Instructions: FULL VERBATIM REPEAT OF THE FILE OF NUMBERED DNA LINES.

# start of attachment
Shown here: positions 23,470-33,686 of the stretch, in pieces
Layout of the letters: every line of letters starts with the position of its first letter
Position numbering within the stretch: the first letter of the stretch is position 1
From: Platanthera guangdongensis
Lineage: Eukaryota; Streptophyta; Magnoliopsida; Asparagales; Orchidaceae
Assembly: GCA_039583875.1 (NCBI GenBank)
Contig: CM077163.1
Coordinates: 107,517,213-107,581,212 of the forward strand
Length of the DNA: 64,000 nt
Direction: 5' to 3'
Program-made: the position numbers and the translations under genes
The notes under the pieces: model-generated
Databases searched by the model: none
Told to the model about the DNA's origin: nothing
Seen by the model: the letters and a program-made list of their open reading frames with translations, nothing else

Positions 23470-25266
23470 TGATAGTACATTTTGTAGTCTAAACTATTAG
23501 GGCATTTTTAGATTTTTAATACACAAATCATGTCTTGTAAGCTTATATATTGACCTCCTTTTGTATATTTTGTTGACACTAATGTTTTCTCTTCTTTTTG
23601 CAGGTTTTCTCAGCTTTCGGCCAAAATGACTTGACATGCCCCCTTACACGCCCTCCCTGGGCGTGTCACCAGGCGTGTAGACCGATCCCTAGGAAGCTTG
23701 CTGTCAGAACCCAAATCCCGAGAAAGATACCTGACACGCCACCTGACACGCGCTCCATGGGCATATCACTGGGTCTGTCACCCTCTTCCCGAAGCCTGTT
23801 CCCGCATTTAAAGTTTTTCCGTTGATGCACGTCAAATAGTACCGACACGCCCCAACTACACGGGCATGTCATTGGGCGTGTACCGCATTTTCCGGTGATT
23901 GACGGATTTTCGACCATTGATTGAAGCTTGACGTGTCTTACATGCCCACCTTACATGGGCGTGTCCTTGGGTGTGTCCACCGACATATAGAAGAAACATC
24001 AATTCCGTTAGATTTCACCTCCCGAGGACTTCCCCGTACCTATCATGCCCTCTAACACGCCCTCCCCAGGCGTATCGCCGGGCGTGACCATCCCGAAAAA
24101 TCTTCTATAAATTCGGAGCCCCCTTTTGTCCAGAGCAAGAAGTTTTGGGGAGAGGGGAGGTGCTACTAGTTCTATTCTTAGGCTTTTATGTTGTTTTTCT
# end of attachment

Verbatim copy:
Shown here: positions 23,470-33,686 of the stretch, in pieces
Layout of the letters: every line of letters starts with the position of its first letter
Position numbering within the stretch: the first letter of the stretch is position 1
From: Platanthera guangdongensis
Lineage: Eukaryota; Streptophyta; Magnoliopsida; Asparagales; Orchidaceae
Assembly: GCA_039583875.1 (NCBI GenBank)
Contig: CM077163.1
Coordinates: 107,517,213-107,581,212 of the forward strand
Length of the DNA: 64,000 nt
Direction: 5' to 3'
Program-made: the position numbers and the translations under genes
The notes under the pieces: model-generated
Databases searched by the model: none
Told to the model about the DNA's origin: nothing
Seen by the model: the letters and a program-made list of their open reading frames with translations, nothing else

Positions 23470-25266
23470 TGATAGTACATTTTGTAGTCTAAACTATTAG
23501 GGCATTTTTAGATTTTTAATACACAAATCATGTCTTGTAAGCTTATATATTGACCTCCTTTTGTATATTTTGTTGACACTAATGTTTTCTCTTCTTTTTG
23601 CAGGTTTTCTCAGCTTTCGGCCAAAATGACTTGACATGCCCCCTTACACGCCCTCCCTGGGCGTGTCACCAGGCGTGTAGACCGATCCCTAGGAAGCTTG
23701 CTGTCAGAACCCAAATCCCGAGAAAGATACCTGACACGCCACCTGACACGCGCTCCATGGGCATATCACTGGGTCTGTCACCCTCTTCCCGAAGCCTGTT
23801 CCCGCATTTAAAGTTTTTCCGTTGATGCACGTCAAATAGTACCGACACGCCCCAACTACACGGGCATGTCATTGGGCGTGTACCGCATTTTCCGGTGATT
23901 GACGGATTTTCGACCATTGATTGAAGCTTGACGTGTCTTACATGCCCACCTTACATGGGCGTGTCCTTGGGTGTGTCCACCGACATATAGAAGAAACATC
24001 AATTCCGTTAGATTTCACCTCCCGAGGACTTCCCCGTACCTATCATGCCCTCTAACACGCCCTCCCCAGGCGTATCGCCGGGCGTGACCATCCCGAAAAA
24101 TCTTCTATAAATTCGGAGCCCCCTTTTGTCCAGAGCAAGAAGTTTTGGGGAGAGGGGAGGTGCTACTAGTTCTATTCTTAGGCTTTTATGTTGTTTTTCT